Here's What Facebook's Video Inflate-Gate Is All About

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Facebook says no marketers were overbilled as a result of a glitch affecting how it reported the performance of videos.
Facebook says no marketers were overbilled as a result of a glitch affecting how it reported the performance of videos. Credit: Courtesy Facebook

Madison Avenue was flooded with questions from clients about Facebook's inflate-gate on Friday, after brands were alerted that the social network reported ads were being watched longer than they technically were.

Facebook had to correct how it reports on the performance of videos, because it discovered an error in the way it had been calculating consumers' average time spent on them.

On Friday, agencies and media executives said they were hearing from clients worried the problem also impacted their wallets, leading them to pay more than they should for video ads.

First things first: No. No one was overbilled as a result of this glitch, according to Facebook.

Second, there are still concerns among advertisers with Facebook's transparency, and even though this wasn't about money, the industry said there could be other ramifications.

"When data is of the utmost importance," said one agency social media exec. "You can't [mess] up for two years and not catch your own problem."

So, what happened?

Facebook offers advertisers and ad agencies a website where they can check on how well their posts perform. It's called Facebook Insights and it shows all sorts of metrics such as the number of views for a video, the number of unique views and the average time spent. It turns out, the average time spent was inflated 60% to 80%.

How could this happen?

Here are the basics: Facebook reports on two key numbers here, views for a post and the average time spent on a particular post. It only registered a video "view" when someone spent more than 3 seconds on it. But it was calculating the average time spent using the full total of video watch time, including even those people who didn't generate a "view" because they watched for less than 3 seconds.

So if 2 million people saw a video for a total of 10 million seconds, that should be a 5-second average view. But Facebook was dividing that total watch time only by the number of people who stayed for longer than 3 seconds. If that was 1 million people, the 10 million seconds would generate a misleading 10-second average view.

The Wall Street Journal on Thursday reported Facebook's revelation to marketers.

How come the problem didn't impact billing?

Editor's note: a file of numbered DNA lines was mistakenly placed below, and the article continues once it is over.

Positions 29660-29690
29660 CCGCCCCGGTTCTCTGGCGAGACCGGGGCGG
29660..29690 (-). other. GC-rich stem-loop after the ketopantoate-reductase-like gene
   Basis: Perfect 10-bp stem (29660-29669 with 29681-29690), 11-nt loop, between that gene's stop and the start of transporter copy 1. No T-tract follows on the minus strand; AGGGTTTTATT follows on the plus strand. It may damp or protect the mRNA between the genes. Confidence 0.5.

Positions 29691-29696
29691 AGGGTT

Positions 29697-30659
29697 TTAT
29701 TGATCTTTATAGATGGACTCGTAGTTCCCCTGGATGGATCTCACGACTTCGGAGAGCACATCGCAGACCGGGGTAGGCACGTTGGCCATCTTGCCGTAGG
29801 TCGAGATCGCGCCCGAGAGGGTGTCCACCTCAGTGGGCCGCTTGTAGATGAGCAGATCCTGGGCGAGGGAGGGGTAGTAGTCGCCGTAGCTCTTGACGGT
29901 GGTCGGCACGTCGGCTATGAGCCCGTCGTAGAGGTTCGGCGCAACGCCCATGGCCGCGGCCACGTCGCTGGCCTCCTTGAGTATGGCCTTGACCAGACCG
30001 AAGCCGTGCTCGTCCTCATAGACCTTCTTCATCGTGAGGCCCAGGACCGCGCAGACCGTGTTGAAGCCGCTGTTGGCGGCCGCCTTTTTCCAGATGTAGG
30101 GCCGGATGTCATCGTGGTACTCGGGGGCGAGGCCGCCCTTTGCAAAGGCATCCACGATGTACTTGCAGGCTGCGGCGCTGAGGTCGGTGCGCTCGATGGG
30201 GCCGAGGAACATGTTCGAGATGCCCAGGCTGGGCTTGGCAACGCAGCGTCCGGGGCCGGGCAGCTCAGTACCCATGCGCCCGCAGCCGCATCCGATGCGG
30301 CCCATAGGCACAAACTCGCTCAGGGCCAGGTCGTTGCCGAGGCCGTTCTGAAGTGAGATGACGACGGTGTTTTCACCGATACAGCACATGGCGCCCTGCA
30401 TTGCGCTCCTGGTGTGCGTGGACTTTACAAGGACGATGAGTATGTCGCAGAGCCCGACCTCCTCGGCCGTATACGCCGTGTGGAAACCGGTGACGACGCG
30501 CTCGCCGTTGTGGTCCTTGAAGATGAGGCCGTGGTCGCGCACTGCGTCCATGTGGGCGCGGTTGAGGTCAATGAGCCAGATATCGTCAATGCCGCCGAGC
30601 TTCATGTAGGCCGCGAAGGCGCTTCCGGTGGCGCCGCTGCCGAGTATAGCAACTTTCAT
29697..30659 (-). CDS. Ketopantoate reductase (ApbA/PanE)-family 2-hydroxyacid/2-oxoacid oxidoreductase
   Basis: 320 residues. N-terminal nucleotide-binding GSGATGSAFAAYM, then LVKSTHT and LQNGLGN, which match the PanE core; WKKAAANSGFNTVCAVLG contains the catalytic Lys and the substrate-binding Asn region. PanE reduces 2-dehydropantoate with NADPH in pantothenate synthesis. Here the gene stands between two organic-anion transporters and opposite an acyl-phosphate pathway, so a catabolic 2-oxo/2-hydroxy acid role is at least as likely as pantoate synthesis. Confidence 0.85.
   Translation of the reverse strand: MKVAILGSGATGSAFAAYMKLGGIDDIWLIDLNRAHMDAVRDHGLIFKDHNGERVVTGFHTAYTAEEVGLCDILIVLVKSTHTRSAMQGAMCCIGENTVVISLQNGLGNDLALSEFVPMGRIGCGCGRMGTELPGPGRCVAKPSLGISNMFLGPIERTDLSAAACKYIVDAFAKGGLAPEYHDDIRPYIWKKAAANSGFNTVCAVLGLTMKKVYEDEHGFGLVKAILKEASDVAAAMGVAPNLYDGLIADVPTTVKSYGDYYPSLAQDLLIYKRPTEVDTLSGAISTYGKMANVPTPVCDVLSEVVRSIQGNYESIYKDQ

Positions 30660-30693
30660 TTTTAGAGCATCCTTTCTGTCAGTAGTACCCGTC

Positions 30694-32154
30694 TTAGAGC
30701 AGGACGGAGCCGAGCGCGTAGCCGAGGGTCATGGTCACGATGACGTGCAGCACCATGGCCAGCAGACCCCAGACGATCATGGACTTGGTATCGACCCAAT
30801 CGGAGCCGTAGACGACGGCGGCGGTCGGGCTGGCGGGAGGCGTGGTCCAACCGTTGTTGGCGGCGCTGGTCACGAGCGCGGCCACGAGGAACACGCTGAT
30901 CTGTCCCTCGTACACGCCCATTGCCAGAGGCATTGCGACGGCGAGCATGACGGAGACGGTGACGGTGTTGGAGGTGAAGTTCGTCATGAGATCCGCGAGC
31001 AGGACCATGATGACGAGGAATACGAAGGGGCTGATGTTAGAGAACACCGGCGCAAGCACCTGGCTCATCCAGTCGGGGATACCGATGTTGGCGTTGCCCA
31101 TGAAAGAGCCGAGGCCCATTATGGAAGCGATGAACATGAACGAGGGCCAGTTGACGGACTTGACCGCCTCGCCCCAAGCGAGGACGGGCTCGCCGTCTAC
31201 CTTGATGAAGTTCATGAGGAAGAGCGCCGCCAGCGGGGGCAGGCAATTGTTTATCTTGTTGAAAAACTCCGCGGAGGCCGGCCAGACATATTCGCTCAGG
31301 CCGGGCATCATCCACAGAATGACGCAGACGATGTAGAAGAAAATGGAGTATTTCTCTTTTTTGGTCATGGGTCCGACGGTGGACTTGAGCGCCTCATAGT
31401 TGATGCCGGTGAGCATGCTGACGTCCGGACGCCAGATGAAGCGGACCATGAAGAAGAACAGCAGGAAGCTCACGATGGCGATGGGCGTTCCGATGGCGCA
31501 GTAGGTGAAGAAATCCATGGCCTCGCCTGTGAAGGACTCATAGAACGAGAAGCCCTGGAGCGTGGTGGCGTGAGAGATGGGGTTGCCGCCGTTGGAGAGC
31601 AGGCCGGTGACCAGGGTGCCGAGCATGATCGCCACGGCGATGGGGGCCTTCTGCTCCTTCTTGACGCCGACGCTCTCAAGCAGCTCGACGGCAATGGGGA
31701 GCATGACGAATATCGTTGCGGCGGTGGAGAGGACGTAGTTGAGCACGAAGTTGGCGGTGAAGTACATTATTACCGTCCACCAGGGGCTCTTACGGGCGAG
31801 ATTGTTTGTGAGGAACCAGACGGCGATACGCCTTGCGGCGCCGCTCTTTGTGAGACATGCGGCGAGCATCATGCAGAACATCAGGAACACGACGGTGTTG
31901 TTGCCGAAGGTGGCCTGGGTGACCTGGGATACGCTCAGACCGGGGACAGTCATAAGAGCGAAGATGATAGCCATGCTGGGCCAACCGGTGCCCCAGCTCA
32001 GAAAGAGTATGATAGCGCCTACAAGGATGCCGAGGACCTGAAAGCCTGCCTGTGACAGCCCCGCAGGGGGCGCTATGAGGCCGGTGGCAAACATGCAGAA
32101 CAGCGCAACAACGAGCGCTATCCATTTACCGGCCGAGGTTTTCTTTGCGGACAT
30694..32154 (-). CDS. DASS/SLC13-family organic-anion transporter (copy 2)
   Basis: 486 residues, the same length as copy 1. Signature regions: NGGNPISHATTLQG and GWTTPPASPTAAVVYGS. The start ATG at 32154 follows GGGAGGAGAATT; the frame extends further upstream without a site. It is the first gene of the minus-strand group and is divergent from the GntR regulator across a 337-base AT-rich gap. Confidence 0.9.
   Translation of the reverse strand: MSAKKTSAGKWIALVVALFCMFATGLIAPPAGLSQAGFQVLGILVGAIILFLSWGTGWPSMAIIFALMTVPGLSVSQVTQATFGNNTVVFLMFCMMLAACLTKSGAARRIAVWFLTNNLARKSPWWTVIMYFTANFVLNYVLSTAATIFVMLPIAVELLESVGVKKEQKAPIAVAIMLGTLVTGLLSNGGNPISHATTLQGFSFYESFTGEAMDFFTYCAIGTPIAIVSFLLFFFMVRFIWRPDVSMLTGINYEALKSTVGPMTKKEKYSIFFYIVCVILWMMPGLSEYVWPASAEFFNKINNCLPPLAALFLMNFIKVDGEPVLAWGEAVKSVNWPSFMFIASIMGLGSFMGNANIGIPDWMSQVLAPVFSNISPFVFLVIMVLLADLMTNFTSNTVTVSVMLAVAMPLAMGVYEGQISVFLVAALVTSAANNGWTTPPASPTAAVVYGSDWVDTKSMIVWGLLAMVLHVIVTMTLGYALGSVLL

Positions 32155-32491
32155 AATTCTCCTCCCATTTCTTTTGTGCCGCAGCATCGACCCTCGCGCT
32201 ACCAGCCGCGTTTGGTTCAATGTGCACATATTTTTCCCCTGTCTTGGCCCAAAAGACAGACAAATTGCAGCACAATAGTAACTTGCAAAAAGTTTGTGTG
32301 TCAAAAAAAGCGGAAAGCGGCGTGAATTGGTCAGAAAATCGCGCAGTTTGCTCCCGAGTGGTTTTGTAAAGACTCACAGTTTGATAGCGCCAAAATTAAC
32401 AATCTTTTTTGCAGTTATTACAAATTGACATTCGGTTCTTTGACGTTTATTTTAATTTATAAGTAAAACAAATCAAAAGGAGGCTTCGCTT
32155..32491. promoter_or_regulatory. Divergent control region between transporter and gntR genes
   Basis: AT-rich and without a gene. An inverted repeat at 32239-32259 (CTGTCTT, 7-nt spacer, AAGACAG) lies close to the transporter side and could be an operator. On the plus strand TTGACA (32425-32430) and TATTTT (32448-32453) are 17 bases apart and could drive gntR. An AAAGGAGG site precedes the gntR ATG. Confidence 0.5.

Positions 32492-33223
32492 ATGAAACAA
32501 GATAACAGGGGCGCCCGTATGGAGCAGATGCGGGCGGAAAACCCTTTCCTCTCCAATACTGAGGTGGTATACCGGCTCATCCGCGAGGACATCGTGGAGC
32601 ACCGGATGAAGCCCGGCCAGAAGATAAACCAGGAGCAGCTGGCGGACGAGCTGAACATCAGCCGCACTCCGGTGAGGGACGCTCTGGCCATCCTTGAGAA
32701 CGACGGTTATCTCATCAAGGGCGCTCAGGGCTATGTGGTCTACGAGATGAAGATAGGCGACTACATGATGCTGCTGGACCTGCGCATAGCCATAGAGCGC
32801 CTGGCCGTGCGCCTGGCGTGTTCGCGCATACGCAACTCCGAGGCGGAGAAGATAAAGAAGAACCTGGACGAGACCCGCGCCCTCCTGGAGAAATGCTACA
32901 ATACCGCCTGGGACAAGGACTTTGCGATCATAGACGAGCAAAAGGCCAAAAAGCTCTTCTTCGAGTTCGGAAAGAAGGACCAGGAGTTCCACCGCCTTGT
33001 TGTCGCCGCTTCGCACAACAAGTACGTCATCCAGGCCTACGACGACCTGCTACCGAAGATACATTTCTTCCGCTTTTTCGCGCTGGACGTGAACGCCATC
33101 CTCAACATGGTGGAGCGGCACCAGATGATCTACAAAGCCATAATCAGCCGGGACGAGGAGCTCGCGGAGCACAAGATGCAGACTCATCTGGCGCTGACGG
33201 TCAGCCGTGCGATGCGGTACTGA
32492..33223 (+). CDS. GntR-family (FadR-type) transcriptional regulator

The number that Facebook uses to bill advertisers is different than what it reports in performance. Advertisers can pay for video views two different ways, per 1,000 impressions or per 10-second views. The 1,000 impressions are calculated each time a video ad ever starts playing, if even for a fraction of a second, in the Facebook News Feed. The 10-second view speaks for itself. Averages don't come into it.

So, no money, no problem, right?

Not so fast. Media planners and agencies rely on these performance numbers when spending clients' money. Many of them were looking at Facebook video like the new TV, and impressed because people were actually watching.

"It was weird, because it didn't line up," said a major agency tech exec, talking on condition of anonymity. "For the exact same content, across three different platforms, we'd put it on YouTube, we'd put it on Twitter, and Facebook was always higher. It was fishy."

"The impact is more than whether there was inappropriate billing or not," another agency exec said. "It's about how the industry thinks about the platform. If it works better than YouTube, and they want us to take money from TV, then we have to believe the numbers they come up with."

Madison Avenue is pretty pissed then?

Facebook video has always drawn some skepticism, especially around duration of video views. A year ago, WPP's Martin Sorrell called the 3-second standard for a "view" ludicrously low. Now, Facebook is by no means alone, but it has been one of the slower ones to open up to some verification, allowing third-parties to come in and double-check what its saying is correct about what it reports to brands.

What is the solution?

Facebook already changed how it reports average duration spent on each video, so it no longer inflates that number. It also has been opening some windows into its "walled garden" to get third-party measurement. Facebook allows Moat, Nielsen, ComScore and Integral Ad Science, for example, to plug in to verify certain metrics. It also provides deeper analytics tools form advertisers to show how effective campaigns are driving sales, numbers that matter beyond video views.

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